It doesn't have much implied value because of two rules in Bayesian thinking.

First, your prior has to be fixed. Two people with differing priors will get two different values, but you don't get to go experimenting with priors once your experiment has started. Your beliefs are your beliefs. A good prior reflects that. A bad prior does not.

Second, in Bayesian thinking, the sample space is ignored, with the exception of the observed sample itself. Other than for things like model checking to prevent things like having negative calories in a model or other such nonsense, the sample space gets short shrift in day-to-day practice.

Nonetheless, consider the following model with a binomial likelihood. The parameter space is discrete, $\theta\in\{2/5,3/5,4/5\}$ and a sample space of $k=0\dots{5}$.

If your prior mass function was $\Pr(\theta=2/5)=1/3$, $\Pr(\theta=3/5)=1/2$, and $\Pr(\theta=4/5)=1/6$ then your denominator would be in the first chart over each possible realization.


If your friend's prior mass function was $\Pr(\theta=2/5)=8/10$, $\Pr(\theta=3/5)=1/10$, and $\Pr(\theta=4/5)=1/10$ then your denominator would be in the second chart.

second denominator

Nonetheless, it sort of begs a "so what." With a fixed prior and a known observation, it is the weight of the evidence, but we don't get to live in parallel universes or with parallel bodies in one universe.

It is the expected value of the likelihood of the observed data under your subjective beliefs. It doesn't have any inferential value. It is a scalar.

It is important. It has intuitive meaning, but it doesn't have much value other than the utilitarian purpose to cause the posterior to sum to unity.

Its most practical value is when it doesn't work. When the integral diverges, as it easily can with improper priors, then you should either be honest about your priors or use a Frequentist method.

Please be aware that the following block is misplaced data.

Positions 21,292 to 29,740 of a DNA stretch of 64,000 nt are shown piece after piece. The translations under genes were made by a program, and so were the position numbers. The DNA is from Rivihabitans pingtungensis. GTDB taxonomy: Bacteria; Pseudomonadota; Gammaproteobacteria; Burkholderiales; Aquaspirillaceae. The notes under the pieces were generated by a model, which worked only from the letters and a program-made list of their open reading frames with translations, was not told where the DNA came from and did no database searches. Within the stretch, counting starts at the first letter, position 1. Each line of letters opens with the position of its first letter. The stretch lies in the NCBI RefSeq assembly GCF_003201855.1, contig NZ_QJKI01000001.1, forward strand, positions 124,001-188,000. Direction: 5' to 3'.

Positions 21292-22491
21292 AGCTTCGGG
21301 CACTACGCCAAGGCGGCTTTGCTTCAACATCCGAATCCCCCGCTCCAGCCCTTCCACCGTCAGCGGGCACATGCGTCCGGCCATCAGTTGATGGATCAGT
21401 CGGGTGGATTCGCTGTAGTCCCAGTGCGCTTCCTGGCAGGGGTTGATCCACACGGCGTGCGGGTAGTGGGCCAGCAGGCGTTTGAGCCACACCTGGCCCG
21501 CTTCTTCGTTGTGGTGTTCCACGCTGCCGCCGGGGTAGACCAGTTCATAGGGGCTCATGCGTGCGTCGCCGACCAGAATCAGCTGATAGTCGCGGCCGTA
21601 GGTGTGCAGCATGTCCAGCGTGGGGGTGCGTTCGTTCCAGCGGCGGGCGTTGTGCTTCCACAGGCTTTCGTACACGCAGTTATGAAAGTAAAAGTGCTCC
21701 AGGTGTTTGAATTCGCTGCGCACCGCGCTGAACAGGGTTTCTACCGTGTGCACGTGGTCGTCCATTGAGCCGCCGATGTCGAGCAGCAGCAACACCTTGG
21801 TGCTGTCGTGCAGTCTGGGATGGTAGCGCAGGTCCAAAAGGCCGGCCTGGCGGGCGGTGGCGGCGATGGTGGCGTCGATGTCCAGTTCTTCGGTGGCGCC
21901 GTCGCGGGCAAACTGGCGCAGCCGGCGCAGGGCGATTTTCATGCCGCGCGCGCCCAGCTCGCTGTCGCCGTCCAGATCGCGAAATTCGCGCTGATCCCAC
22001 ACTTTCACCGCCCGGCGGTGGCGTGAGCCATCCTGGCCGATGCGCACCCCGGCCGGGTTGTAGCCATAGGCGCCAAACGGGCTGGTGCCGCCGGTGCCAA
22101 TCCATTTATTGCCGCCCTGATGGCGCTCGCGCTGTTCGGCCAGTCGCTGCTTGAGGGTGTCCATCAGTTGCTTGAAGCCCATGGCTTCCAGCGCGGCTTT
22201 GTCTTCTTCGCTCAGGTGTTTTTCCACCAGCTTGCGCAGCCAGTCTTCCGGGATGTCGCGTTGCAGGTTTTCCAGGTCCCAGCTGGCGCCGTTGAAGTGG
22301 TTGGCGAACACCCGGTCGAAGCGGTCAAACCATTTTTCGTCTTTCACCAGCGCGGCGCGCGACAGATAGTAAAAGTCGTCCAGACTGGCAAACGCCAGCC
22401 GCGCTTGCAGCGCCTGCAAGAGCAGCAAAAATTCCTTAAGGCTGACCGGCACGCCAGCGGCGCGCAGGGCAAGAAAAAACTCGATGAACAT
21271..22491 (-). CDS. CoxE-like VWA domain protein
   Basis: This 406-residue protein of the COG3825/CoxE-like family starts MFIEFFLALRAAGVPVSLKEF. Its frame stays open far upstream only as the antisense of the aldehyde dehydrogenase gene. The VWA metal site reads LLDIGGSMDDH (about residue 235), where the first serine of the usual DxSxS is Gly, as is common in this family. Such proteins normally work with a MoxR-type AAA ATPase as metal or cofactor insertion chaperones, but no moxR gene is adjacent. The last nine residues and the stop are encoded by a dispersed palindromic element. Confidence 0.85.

A Bayesian model minimizes the average loss created by being unlucky and getting a bad sample. However, the prior acts much like a context for solving a problem in. Without an understanding of the prior probability of getting the actual observation, how could you possibly minimize a loss?

Consider a person raised on a desert island by parents that didn't tell the child about horses, racing, money or gambling. The parents die and the child is rescued as an adult. They look for a job and see one for a bookie.

How can a person, using only data, minimize a loss without proper data on what a horse is, what a race is, or the value of money?

Frequentist methods, in most general cases, minimize the maximum amount of risk you would be exposed to. Without a context to solve a problem in, which is really what a prior distribution is, that is a wonderful alternative.

The denominator can tell you when it is time to stop using a Bayesian method.

  • $\begingroup$ Thanks. so can we say it is equivalent to the prior predictive distribution? $\endgroup$
    – ofer-a
    Commented Mar 28, 2021 at 13:19
  • $\begingroup$ No, it's a unitless scalar. The prior predictive distribution is a distribution in $\tilde{X}$. $\endgroup$ Commented Mar 28, 2021 at 23:01
  • $\begingroup$ The integrals just look visually similar. $X$ is data and is a non-random set of constants. $\tilde{X}$ is a random variable. $\endgroup$ Commented Mar 28, 2021 at 23:09